Tools to help fight alcohol addiction

Image 1 of 2

In the 1980s and early 1990s, Jeremy Miller was a familiar face in many of our homes as the youngest member of the Seaver family on "Growing Pains." But after the show ended his battle with alcohol began. "Around 26 or so I woke up one morning and realized I had to have a drink," he says. "I felt it in every fiber of my body. I needed a drink."

Miller is among the millions of adults in the United States who struggle with alcohol dependency. According to the National Institute of Alcohol Abuse And Addiction, some 17 percent of men and 8 percent of women will be dependent of alcohol in their lifetime. And they pay a hefty price.

"I wasn't a pleasant person to be around," Miller says. "And I wasn't the dad that I should have been."

Miller has now been sober three and a half years and he credits a drug called Naltrexone. He became a paid spokesperson for the drug, which he had implanted to control cravings.

"There is a lot of fallout from the addictions for people," says Dr. Joseph Russo, a psychiatrist specializing in addiction. "Families are broken up, people suffer, people lose jobs. So there's a lot involved here."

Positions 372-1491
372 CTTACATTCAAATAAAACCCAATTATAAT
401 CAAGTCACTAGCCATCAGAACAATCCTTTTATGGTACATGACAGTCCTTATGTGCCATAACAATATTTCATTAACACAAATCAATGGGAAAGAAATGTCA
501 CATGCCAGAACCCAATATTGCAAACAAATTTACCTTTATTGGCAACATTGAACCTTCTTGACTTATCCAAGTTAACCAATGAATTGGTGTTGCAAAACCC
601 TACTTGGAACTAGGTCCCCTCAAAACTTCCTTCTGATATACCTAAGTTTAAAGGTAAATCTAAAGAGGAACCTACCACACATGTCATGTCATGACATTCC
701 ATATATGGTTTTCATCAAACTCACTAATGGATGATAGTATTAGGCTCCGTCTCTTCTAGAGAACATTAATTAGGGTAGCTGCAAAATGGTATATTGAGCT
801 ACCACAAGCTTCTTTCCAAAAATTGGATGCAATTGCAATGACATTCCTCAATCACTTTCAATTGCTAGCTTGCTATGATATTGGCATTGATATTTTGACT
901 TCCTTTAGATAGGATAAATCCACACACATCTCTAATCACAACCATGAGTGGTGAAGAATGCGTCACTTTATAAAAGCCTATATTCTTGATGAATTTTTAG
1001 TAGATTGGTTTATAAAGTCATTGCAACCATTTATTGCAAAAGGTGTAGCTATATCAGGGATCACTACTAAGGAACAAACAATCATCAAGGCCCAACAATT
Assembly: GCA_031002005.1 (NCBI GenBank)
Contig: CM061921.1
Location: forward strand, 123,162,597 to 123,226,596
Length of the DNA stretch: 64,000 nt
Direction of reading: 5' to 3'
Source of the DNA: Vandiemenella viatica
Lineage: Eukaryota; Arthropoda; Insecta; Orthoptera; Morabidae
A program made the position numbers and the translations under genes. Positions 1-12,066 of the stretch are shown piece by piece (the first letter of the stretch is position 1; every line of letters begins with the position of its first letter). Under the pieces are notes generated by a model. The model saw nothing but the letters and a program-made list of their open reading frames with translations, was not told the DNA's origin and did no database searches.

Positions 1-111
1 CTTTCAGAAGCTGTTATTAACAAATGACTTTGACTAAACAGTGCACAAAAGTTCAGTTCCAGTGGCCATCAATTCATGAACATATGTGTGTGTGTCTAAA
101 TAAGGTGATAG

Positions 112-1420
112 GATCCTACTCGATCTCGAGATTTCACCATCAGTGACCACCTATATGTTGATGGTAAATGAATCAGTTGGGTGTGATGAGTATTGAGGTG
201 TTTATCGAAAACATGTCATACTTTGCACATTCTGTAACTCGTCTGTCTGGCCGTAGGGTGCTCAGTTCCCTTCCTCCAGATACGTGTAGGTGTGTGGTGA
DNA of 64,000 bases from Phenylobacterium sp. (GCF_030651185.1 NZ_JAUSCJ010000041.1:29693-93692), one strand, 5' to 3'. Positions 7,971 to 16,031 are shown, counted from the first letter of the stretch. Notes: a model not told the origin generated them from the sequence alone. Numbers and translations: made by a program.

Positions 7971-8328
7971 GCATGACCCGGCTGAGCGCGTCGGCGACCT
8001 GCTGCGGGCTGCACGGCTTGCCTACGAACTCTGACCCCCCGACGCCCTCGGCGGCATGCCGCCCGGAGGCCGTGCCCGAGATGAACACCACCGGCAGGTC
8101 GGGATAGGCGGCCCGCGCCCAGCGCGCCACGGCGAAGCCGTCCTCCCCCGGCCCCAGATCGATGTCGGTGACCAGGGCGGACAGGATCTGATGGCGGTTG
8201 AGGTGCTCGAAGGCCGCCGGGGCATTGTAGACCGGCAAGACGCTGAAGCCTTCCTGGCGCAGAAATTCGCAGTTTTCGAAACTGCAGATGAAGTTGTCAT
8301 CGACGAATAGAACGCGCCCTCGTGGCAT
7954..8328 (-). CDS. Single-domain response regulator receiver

Russo runs a Start Fresh clinic for the parent company of the Naltrexone implant and provides counseling to addicts. He explains that the drug is time-released and binds with opiate receptors in the brain.

"You can reduce cravings for that the drug the person is addicted to," Russo says. "you also could reduce the reinforcing effects of continued drug use and you also block the opiate receptors in the brain."

The drug doesn't work for everyone, but those like Miller who have used it successfully, say it's only one component in treating alcoholism.

"It is not a cure, it's not a magic bullet," Miller says. "It's a tool."

Another critical tool is peer support. Chris Pesce is a recovering alcoholic and the chief marketing officer of Sober Grid, a new app that connects people struggling with alcohol or drug addiction.

"A lot of people in recovery struggle in isolation," he says. "The cool thing about Sober Grid is you pull it up and all of a sudden you find that you're surrounded by other people struggling with the same issues you are."

Like the Naltrexone implant, Pesce says the sober grid app is meant to be used in conjunction with other addiction treatments like a 12-step program or therapy.

"Recovery is a life or death issue -- that's not being dramatic, it's a fact," he says. "And preventing relapse is essential."

Experts say it is important to remember that alcoholism isn't a character weakness. Instead it is a complex neurobiological illness that requires a multipronged approach.